Facebook OA / AI2 – Week 10 (April 1 – April 8)

This week, I am into my third week resolving the getter / setter bug, and finally managed to solve it!

The problem

To recap, the setter was working all fine, as the game state was maintained on the Javascript end and altering was simply performed through a one-time function call. However, the getter was slightly different. The event had to be triggered from the Java end, calling a Javascript function and somehow returning a value back to Java, in-order and synchronous. There was no method existing to directly retrieve a Javascript function call’s routine directly, so a method had to be devised.

Previously, this was done through an event-driven method. Java would call the Javascript function with a unique UUID as a reference. Upon completing the routine, the Javascript function call another universal Java function to put it into a key-value data structure, using the UUID given. The original Java function would be polling this data structure in the meantime, and upon finding a UUID which matches, would deque the entry, and return the value to the user.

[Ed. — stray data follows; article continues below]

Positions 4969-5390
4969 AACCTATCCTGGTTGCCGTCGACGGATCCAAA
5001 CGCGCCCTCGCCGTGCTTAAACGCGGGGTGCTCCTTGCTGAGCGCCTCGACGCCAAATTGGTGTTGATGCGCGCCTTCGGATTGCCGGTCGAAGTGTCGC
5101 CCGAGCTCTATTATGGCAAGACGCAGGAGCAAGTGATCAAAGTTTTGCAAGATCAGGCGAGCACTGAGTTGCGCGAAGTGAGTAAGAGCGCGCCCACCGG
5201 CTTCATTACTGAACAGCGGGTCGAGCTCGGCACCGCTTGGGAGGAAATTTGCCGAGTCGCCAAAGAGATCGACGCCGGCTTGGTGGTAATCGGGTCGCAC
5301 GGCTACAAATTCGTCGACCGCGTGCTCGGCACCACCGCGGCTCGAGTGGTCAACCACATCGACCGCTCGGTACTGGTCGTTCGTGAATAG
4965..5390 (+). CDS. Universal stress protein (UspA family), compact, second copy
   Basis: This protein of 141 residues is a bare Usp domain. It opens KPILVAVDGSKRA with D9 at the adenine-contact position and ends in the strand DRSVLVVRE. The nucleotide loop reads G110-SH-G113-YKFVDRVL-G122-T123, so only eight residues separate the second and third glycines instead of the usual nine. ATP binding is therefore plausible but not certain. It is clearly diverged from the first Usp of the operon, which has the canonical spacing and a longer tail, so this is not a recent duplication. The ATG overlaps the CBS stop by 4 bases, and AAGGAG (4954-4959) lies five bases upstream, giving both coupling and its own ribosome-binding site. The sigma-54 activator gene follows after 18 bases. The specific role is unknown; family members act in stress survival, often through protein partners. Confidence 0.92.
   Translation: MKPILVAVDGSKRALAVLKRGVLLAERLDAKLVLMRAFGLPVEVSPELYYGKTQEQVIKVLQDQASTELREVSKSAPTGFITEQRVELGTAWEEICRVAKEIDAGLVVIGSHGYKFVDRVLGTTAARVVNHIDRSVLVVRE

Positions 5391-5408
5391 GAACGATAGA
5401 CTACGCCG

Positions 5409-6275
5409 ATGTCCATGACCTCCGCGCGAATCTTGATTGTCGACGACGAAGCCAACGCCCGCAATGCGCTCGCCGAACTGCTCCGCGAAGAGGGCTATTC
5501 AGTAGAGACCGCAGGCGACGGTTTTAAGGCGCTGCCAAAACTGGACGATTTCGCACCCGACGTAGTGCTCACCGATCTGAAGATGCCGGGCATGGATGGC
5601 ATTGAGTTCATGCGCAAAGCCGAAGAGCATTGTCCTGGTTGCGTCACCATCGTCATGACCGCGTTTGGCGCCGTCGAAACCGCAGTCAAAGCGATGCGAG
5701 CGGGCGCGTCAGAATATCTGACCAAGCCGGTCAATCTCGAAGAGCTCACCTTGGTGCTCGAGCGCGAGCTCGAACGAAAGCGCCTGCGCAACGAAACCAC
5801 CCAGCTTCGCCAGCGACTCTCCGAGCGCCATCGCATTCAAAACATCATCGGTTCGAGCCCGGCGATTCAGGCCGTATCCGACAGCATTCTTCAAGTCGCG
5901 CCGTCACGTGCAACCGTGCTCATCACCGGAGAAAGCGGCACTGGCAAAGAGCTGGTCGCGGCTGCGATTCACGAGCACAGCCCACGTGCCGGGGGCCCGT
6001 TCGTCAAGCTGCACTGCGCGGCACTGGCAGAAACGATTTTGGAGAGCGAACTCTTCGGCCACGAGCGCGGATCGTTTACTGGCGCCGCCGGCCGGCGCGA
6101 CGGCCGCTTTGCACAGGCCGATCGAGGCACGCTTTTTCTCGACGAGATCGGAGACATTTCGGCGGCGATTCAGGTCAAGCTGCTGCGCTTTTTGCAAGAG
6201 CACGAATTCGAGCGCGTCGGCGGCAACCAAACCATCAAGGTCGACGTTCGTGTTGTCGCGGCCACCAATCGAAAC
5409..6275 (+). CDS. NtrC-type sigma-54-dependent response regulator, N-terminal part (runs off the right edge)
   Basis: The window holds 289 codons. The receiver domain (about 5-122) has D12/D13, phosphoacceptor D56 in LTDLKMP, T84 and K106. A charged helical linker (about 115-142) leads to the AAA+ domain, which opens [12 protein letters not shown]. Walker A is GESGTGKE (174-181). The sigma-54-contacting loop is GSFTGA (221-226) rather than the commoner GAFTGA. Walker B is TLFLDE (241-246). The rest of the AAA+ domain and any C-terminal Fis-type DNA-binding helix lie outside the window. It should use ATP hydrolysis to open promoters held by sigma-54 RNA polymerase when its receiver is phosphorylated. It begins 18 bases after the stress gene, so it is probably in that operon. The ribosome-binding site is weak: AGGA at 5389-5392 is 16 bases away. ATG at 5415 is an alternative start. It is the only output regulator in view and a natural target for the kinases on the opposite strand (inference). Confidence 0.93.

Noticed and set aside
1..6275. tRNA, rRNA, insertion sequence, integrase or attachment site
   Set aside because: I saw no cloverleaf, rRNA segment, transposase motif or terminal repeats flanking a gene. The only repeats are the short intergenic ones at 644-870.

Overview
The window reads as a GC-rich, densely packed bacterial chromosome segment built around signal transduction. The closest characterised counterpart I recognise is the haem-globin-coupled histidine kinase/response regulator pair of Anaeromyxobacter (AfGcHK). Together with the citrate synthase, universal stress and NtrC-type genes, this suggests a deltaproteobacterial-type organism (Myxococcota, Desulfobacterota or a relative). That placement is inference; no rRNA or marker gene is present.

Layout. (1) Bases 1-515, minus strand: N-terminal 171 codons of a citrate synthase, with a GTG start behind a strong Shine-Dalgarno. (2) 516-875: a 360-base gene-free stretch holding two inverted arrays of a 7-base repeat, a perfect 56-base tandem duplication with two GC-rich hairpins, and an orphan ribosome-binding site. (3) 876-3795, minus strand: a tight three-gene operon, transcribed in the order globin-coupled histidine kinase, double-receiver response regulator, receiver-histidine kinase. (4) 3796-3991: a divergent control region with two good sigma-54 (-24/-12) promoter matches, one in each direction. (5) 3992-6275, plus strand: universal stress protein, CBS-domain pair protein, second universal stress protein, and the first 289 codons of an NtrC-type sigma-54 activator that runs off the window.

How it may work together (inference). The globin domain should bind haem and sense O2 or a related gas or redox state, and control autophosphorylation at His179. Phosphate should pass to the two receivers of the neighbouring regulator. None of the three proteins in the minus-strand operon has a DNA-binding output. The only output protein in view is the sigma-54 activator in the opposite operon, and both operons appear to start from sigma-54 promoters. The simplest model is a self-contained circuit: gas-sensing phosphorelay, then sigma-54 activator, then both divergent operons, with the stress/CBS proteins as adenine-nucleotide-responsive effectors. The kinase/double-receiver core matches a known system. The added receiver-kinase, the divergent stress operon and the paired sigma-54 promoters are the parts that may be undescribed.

This method did not work! After numerous checks, there was no reason why it should not work and the problem was isolated to a possible way Java webview might have handled the thread calls. Apparently, there was a blocking thread somewhere after the original Java function was called, leading to the game blocking on this thread and hence hanging. Given not much form of debugging and a relatively long build time, this was frustrating and took a long time to trace. But nevertheless fun indeed!

The solution

In the end, I adopted another alternative (thank God!) that solved the issue. Instead of storing state on the Javascript function, sprite states were also posted frequently (~0.2 secs, any slower would report the wrong value) to the Java end. These reports were stored in Java, and upon requesting for a getter function call, the Java function would return its last reported value back to the program executed. Dirty, quick, and somewhat sounding a little inefficient, but it works!


This might be getting a little hard to see without visuals, so here is a callback diagram:


Just to test the piece works, I wrote a program to set the value of a sprite using its getter (which should effectively not hang the game and run as per normal).

Phew. It worked.

For next steps, I will be moving on to adding user interfacing and packaging the game for release to the public.

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